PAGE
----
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Archive for the ‘James Coburn’ Category

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54166_3lEssential
stuff at a terrific price.

With this two-disc set from Mill Creek, you get the five Columbia titles from Randolph Scott and Budd Boetticher’s Ranown cycle — The Tall T (1957), Decision At Sundown (1957), Buchanan Rides Alone (1958), Ride Lonesome (1959) and Comanche Station (1960, above). And if all that isn’t enough, they’ve thrown in Joseph H. Lewis’ A Lawless Street (1955) to sweeten the deal.

Available September 15. Buy a whole case of ’em, folks, and your holiday shopping’s done. Now, what do we have to do to get a Blu-ray version of this?

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RideLonesome_burningtree

Announcing screenings like this feels like torture sometimes, being that they’re over 2,000 miles from here.

In what is probably a birthday salute to Randolph Scott, The New Beverly is running 35mm prints of the last two entries in the Ranown cycle, Ride Lonesome (1959) and Comanche Station (1960) on January 25 and 26. Being that these are the two pictures that Budd Boetticher and director of photography Charles Lawton, Jr. shot in CinemaScope, that’s great news indeed.

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And while we’re on the subject, the Blogathon For Randolph Scott is approaching — and there’s some good stuff in the works.

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Sam and Bob PGBK

This book falls outside the usual scope of this blog, but I’m sure many of us will be interested in it. I know I am! Paul Seydor’s The Authentic Death and Contentious Afterlife Of Pat Garrett And Billy The Kid: The Untold Story of Peckinpah’s Last Western Film will be available in February. I’m not sure I can wait that long.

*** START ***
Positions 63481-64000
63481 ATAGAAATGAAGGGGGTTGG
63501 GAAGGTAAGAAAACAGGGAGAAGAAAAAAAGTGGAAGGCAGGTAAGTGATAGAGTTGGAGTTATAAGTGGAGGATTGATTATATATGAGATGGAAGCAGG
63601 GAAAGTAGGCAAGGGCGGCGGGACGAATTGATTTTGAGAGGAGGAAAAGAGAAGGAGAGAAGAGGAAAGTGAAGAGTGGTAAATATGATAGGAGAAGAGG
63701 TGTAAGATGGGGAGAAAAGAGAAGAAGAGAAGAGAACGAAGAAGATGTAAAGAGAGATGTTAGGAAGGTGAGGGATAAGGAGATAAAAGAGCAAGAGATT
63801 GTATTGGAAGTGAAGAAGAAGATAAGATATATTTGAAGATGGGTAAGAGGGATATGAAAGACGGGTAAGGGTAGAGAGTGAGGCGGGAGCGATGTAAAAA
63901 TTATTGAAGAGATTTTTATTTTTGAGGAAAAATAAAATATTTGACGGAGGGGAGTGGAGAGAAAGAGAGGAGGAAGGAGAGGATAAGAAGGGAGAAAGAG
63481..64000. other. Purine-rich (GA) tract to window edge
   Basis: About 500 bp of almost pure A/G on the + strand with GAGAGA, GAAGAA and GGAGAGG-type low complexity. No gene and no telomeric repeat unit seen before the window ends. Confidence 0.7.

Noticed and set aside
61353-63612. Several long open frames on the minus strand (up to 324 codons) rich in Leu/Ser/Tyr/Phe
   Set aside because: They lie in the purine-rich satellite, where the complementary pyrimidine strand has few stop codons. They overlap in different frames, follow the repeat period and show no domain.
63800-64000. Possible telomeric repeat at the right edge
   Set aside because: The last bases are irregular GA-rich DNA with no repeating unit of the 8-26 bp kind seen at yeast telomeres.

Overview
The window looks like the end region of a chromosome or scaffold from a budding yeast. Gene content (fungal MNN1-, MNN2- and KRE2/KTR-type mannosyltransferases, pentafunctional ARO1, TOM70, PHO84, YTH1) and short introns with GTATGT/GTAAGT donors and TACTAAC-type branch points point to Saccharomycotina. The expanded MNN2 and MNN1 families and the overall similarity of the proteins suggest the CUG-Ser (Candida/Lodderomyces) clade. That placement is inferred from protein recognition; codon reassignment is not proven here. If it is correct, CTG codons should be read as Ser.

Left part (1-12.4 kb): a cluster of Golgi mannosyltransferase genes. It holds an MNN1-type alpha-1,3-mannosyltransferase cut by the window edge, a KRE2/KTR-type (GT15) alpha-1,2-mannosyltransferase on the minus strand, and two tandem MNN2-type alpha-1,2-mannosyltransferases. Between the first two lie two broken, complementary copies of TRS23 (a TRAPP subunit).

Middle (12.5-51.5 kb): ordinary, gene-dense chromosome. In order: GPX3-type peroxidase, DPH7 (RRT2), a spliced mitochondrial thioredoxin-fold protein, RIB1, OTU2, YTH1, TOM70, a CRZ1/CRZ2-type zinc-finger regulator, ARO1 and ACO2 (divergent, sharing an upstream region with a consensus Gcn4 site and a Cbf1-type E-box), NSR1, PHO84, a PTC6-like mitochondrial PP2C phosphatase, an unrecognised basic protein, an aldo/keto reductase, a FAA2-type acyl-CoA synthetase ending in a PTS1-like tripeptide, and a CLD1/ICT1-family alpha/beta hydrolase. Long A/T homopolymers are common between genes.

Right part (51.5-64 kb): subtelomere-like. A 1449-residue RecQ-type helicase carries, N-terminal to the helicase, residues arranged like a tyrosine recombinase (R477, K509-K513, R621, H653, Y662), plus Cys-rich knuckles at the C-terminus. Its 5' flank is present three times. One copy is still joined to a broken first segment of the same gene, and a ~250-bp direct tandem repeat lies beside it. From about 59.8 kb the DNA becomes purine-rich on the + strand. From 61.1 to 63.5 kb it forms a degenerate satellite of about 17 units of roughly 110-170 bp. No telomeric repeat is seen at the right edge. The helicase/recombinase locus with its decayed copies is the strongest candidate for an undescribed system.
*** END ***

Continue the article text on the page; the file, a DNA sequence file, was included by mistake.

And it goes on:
the-authentic-death-and-contentious-afterlife-of-pat-garrett-and-billy-the-kidPat Garrett And Billy The Kid (1973) could be Sam Peckinpah’s most mangled masterpiece — as you know, he had a lot of them. Slim Pickens’ final scene, featuring Katy Jurado and set to Bob Dylan’s “Knockin’ On Heaven’s Door,” gets my vote as the saddest, most moving scene in cinema history. (Quick, Toby, think of something else!)

From Pat Garrett And Billy The Kid‘s troubled shooting — plagued with everything from schedule-busting camera malfunctions to liver-wrecking substance abuse — to its mutilation by MGM and eventual restoration and reappraisal, Seydor’s got a helluva story to tell. As an editor, his insight into the film’s cutting and re-cutting should be worth the cover price alone. His previous book, Peckinpah: The Western Films—A Reconsideration, and documentary, The Wild Bunch: An Album In Montage (1996), show that he knows his way around this subject. Man, I can’t wait!

 

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Face Of Fugitive OS sized

You’ve probably heard of getTV, the newest TV sub-channel from Sony Pictures Television. (It’s one of the digital broadcast channels we get here in Raleigh.) Tomorrow, March 1, they’re offering up the excellent Fred MacMurray Western Face Of A Fugitive (1959) at 7:00 and 10:40 PM. It gave James Coburn a really good early role. A great way to spend a Saturday night.

This is one I highly recommend, both to whoever out there has a chance to watch it — and to Columbia for a nice widescreen DVD release.

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